A former magistrate and a company director who crudely faked documents in a £1 million VAT fraud linked to the house building trade in Lancashire, were jailed yesterday.
Simon John Price, aged 44, of Gloucester, who had been a magistrate in Lancashire and Gloucestershire, pleaded guilty to 27 charges involving VAT fraud and falsifying documents at Bolton Magistrates Court in September 2012. His accomplice John Neil Smith, aged 45, a building company director from Preston, denied 11 similar charges and was found guilty of 10 at Manchester Crown Court on 3 May 2013.
Both men were arrested by officers from HMRC’s Criminal Taxes Unit in September 2011 in connection with fraudulent VAT claims totalling almost £1 million, submitted by Ice Blue Development Limited between 2008 and 2010.
HM Revenue and Customs spokesman said: “This pair made incredibly crude attempts to falsify invoices and financial guarantees in a circle of fraudulent transactions. It was a complete cut-and-paste regime that unravelled as soon as HMRC officers investigated their business activities. The proceeds from the fraudulent VAT repayments were diverted into their bank accounts in an attempt to stave off their company’s and own domestic debts. The fact that Price was an acting magistrate in the Preston area at the time of the fraud makes it more shocking”.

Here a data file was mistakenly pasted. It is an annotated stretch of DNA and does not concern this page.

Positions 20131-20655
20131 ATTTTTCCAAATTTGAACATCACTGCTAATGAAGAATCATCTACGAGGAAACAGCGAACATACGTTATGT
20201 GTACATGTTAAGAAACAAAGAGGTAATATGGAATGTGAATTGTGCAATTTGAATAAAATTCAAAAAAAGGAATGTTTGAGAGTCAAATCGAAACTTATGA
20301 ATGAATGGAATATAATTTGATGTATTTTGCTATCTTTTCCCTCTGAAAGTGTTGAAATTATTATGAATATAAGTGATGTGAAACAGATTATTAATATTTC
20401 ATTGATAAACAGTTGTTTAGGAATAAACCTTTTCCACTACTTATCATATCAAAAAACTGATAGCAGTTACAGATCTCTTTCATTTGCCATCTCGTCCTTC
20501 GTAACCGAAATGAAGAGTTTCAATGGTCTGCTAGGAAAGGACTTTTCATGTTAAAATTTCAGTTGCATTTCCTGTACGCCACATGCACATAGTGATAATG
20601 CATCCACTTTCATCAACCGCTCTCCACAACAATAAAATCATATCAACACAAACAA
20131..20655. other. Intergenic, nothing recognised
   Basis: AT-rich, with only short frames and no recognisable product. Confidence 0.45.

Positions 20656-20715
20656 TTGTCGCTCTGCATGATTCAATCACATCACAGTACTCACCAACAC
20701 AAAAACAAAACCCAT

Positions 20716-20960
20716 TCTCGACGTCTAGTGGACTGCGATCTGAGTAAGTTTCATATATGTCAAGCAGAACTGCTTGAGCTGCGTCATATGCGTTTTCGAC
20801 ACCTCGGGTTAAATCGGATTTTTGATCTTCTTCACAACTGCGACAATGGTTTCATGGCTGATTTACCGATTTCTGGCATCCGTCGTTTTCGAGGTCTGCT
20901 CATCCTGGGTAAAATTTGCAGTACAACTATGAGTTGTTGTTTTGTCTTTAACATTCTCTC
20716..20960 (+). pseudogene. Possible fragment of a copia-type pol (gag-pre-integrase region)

During HMRC’s searches of business premises in Preston, a huge number of false documents were seized. These include doctored invoices for building services received and faked references/correspondence from banks, solicitors and other institutions. The investigation uncovered letter headings from legitimate businesses that had been manipulated to create false documents. Examination of their email accounts showed Price and Smith referring to “mickeying” up documents to suggest that Ice Blue was a reputable company and in good financial order to tender for contracts with local housing associations and to apply for bank loans.
The pair were charged with various counts of “Cheating the public revenue, contrary to common law” and “making or supplying articles for use in fraud contrary to Sections 6 and 7 of the Fraud Act 2006”. Smith was sentenced to three and a half years in prison and disqualified from being a company director for 5 years. Price was sentenced to 40 months in prison and disqualified from being a company director for 6 years.
Lynam Tax Investigation Experts have a vast amount of practical experience in managing serious tax fraud investigations. If you are worried about a tax investigation we can advise you on the best course of action. If appropriate, we can help you manage any necessary disclosures. If you are facing criminal charges we can help you obtain excellent legal assistance, in order to obtain the optimum outcome for you, your business and your family.
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